I found this in my inbox today as a part of a daily email sent by Richard Rohr. I found it quite powerful and as such I wanted to share it here in its entirety. Rohr's roots as a Franciscan Roman Catholic make this all the more poignant to me and I appreciate the balance and the perspective in his thinking about institution and institution of church.
He also communicates so well, in my opinion, a healthy appreciation of how the institution of church serves the Kingdom. I think this is an important message for many of my fellow pilgrims in search of healthy, relational, love centred ekklesia to realize that despite the challenges of the IC, we too have benefited from what she does well. While the big box form of Christian community may not be for all us, we must not dismiss it out of hand as many faithful, thoughtful and genuine people experience life within her – and yes, some very, very deeply. God can, does and is at work everywhere!
I do think however, even within the context of the IC, the "Deep Church" Rohr speaks of occurs in the twos and threes. The IC, like the coffee shops, family rooms and deliberately unstructured gatherings can provide a good context for these two's and three's to connect and to be Church in deep ways.
Jesus says that the Reign of God “is close at hand” (Mark 1:15, Matthew 4:17). So we should not project it onto a later or other world. The Kingdom of God breaks into this world whenever people act as God would act.
It is sad to say, but institutions as institutions can seldom operate at a Kingdom level—except in vision, philosophy, and mission statements, in corporate decisions they make now and then, and writings that stand over time. They can also raise up, educate, protect, and promote enlightened individuals, as many churches and organizations often do. There has to be a container to carry the message from age to age, or we all have to start at zero, so I am not so naïve as to think we do not need institutions.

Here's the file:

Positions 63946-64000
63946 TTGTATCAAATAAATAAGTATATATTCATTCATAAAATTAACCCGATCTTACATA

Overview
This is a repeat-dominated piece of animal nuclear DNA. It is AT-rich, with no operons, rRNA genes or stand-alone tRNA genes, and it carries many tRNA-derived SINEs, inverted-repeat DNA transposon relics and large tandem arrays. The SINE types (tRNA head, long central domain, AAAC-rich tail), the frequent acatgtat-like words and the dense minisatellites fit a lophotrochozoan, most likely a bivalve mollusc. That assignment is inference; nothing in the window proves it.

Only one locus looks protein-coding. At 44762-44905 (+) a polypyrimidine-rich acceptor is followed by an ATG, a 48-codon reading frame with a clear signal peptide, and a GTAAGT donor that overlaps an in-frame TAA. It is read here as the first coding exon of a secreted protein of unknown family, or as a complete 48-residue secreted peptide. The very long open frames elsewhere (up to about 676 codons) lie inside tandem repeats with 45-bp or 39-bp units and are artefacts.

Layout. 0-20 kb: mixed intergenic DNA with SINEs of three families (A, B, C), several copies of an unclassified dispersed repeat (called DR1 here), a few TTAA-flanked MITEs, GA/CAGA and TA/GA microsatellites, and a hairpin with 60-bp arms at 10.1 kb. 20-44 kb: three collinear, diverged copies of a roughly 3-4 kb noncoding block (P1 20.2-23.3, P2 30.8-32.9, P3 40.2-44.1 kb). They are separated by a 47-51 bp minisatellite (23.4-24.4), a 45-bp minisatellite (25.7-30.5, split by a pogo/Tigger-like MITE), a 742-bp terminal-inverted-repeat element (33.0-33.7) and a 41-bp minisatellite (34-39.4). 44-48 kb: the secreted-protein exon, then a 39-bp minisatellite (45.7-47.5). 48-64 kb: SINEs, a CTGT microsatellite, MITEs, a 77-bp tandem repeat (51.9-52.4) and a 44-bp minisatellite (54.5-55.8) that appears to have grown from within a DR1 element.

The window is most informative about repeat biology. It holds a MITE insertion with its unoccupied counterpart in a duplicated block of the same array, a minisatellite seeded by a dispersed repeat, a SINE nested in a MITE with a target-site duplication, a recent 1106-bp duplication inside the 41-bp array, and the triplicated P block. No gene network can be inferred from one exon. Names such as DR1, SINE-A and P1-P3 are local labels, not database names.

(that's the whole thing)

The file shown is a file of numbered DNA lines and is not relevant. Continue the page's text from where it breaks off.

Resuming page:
When Big Truth can happen in terms of structures, organizations or groups, then you have a momentary taste of the true Kingdom descending to earth. This seldom happens with more than “two or three” rightly gathered (Matthew 18:20). It is the critical mass, or “leaven” and “salt” who can and will change the world and reform institutions. This is Jesus’ basic and first image of church. Nowhere is there found an institutional image of church as such. “Deep church” is invariably something shared between a small group of believers, which is probably why he speaks of “two or three gathered in my name” (Matthew 18:20).
Richard Rohr, Adapted from Jesus’ Plan for a New World: The Sermon on the Mount, p. 110